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Interlock Devices in connection with an Illinois DUI

Mothers Against Drunk Drivers (MADD) is convinced that the answer to DUI (Driving Under the Influence) is to require anyone convicted of DUI to install an ignition interlock device. In Illinois, this is known as a Breath Alcohol Ignition Interlock Device (BAIID)

A machine designed to measure the alcohol content of your breath is wired into your vehicle’s ignition. The device has a mouthpiece attached to it. You must blow into the mouthpiece and not register above a certain alcohol level in order for your vehicle to start. The results of all breath samples are stored and provided to the Illinois Secretary of State. 92 Ill. Adm. Code §1001.441
MADD, along with the manufacturers and installers of the BAIID machines, relentlessly promote the use of this device. After all, if the DUI “crisis” were ever alleviated, neither organization would have a reason to exist.

These organizations use their lobbying and campaign contributions at both the federal and state level. Their latest target is Massachusetts. They are promoting that first time DUI offenders be required to use an interlock device. It is a safe bet that at some point, they will set their sites on Illinois.

The law in Illinois with relation to when BAIID is required is more than a little confusing for someone who does not specialize in DUI. There exist two separate situations in which BAIID is required and within each of those situations, there are exceptions to the requirement.

To understand the differences, you must keep in mind that there are two prongs to a DUI arrest. At the time of a DUI arrest, the police will ask you to submit to a blood or breath test to determine what your blood alcohol content is. 625 ILCS 5/11-501.1
If you choose to submit to testing and register a level of .08 or greater, those results can be used against you in the DUI prosecution, as operating a motor vehicle with a BAC above .08 is illegal, or in other words, a crime. 625 ILCS 5/11-501 Even if you elect not to submit to testing, the state can charge you with driving while impaired by alcohol, or in other words, straight DUI.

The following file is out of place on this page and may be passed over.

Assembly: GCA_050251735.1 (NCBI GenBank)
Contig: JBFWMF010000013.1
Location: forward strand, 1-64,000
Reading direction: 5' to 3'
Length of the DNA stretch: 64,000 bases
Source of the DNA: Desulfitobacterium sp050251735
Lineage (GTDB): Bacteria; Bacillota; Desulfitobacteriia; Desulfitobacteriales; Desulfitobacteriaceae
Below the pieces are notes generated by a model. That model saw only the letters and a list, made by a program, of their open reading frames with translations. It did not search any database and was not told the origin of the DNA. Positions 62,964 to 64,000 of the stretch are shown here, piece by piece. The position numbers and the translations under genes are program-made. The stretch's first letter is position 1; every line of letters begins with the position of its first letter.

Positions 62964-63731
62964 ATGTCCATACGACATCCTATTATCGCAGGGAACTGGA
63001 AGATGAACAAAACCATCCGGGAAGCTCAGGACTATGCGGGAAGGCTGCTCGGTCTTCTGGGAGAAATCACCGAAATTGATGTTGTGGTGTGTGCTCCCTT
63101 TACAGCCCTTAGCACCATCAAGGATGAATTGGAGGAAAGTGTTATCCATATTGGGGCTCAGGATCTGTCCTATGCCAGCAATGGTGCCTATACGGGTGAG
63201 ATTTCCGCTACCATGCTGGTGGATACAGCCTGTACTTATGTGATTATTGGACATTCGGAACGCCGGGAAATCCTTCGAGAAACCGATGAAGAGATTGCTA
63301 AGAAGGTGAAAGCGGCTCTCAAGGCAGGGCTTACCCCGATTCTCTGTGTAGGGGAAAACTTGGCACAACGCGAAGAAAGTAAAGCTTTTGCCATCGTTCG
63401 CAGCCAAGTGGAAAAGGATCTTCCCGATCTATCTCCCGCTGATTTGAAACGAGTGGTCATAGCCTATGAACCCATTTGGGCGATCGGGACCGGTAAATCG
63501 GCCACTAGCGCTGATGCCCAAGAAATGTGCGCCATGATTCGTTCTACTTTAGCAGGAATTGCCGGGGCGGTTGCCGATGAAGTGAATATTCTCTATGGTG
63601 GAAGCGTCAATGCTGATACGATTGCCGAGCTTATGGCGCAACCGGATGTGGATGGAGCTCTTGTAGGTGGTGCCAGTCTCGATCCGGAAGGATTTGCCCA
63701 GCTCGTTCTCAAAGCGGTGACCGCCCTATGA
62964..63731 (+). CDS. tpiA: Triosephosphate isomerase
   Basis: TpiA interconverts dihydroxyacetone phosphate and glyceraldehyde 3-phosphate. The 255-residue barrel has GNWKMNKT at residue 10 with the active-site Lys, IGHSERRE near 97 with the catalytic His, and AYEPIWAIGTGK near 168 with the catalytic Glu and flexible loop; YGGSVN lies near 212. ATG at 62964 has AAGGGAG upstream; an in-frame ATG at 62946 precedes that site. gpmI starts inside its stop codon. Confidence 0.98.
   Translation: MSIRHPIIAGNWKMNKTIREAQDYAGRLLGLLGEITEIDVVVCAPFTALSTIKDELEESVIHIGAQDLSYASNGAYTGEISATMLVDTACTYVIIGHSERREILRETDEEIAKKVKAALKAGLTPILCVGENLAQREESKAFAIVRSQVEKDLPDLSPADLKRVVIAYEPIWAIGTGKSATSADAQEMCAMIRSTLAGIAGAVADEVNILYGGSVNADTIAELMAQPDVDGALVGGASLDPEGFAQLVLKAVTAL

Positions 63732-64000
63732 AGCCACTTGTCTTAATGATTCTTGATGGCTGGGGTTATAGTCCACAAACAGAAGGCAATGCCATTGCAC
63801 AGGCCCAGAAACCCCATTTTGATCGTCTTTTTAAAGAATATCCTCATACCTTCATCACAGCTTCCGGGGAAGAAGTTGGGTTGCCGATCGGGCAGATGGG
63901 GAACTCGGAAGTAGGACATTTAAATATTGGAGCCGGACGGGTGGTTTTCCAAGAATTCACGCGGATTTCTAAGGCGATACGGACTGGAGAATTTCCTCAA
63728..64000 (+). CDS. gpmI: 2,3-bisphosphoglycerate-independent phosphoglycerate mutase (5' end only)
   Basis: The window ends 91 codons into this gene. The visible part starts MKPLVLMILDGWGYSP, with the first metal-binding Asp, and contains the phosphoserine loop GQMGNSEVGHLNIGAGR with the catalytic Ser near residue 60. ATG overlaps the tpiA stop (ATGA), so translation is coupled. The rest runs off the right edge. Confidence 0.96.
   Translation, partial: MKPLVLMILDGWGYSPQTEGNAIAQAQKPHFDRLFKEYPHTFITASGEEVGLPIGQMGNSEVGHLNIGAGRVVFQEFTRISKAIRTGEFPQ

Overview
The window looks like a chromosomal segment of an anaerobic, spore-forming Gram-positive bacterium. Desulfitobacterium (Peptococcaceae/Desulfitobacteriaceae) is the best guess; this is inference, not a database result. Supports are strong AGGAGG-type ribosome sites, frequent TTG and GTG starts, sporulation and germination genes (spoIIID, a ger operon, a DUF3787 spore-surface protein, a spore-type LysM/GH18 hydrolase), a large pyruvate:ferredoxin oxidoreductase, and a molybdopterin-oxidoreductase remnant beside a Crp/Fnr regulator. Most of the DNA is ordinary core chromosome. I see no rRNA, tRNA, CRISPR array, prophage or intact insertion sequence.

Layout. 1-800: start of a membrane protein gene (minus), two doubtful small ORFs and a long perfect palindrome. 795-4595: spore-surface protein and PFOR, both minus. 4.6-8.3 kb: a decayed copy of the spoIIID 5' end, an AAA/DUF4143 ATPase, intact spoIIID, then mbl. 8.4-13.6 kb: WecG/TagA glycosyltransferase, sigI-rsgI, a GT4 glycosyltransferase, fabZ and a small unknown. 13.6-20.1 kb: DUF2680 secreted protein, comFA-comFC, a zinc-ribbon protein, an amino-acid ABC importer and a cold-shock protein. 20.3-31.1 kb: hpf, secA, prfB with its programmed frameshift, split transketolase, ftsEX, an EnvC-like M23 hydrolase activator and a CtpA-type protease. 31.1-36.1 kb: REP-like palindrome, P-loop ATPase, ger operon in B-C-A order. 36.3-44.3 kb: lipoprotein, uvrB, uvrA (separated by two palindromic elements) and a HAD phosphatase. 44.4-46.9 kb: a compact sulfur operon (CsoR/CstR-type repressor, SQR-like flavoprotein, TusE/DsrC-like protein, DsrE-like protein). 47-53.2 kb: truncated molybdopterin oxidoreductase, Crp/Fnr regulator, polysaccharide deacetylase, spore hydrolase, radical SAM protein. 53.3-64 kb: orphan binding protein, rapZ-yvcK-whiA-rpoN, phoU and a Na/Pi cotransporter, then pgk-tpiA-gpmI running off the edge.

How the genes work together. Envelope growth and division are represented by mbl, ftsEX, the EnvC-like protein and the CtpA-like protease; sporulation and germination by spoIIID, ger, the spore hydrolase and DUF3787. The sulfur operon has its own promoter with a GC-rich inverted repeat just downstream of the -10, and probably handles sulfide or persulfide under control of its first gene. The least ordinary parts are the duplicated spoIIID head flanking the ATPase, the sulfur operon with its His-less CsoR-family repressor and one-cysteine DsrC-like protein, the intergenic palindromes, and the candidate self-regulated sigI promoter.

Upon being convicted of a DUI, you face criminal consequences, (jail and or fines). For purposes of BAIID issues, the more important consequence of a DUI conviction is a driver’s license revocation.

Once your driver’s license is revoked because you were convicted of DUI, you must have a hearing with the Illinois Secretary of State. 625 ILCS 5/6-208 As Illinois law presently stands, you are not required to have BAIID in the event you are issued a restricted driving permit (RDP) or full reinstatement if this is your only DUI disposition in this or any other state. 625 ILCS 5/6-205(c) and 6-206(c)3
Furthermore, if you have had a previous DUI arrest and avoided being convicted of the DUI and your statutory summary suspension from the earlier arrest was rescinded, you are not BAIID required. And if you were not convicted of a prior DUI and received an SSS but the previous SSS was more than 10 years ago, you are not BAIID.

If you had a prior SSS within 10 years of the present DUI, or if you had a DUI-related driver’s license conviction in another state but were not convicted of the out-of-state DUI, you are BAIID required only if you are granted an RDP. If you are reinstated, BAIID is not required unless you have two or more convictions on your Illinois driving record.

If your Illinois driving record shows two or more DUI convictions, including out-of-state convictions that the convicting state reported directly to Illinois, you are what is known as a “BAIID Multiple Offender” 92 Ill Adm. Code §1001.410 This designation brings with it several consequences.

First, you must carry a BAIID device for 365 consecutive days. Second, this requirement applies even if your driver’s license is fully reinstated. Finally, the BAIID must be installed on any motor vehicle that you operate, unless you are reinstated, and on any motor vehicle in which you have an ownership interest, whether you receive an RDP or are reinstated.

You may be entitled to drive while your SSS is in effect, if you are eligible for a Monitoring Device Driving Permit (MDDP). Only “first offenders”, as that term is defined by 625 ILCS 5/11-500, are eligible for an MDDP. This permit is essentially available only if you have not had a DUI in the past five years. If you are MDDP eligible, you must use a BAIID device during the entire time the MDDP is in effect.

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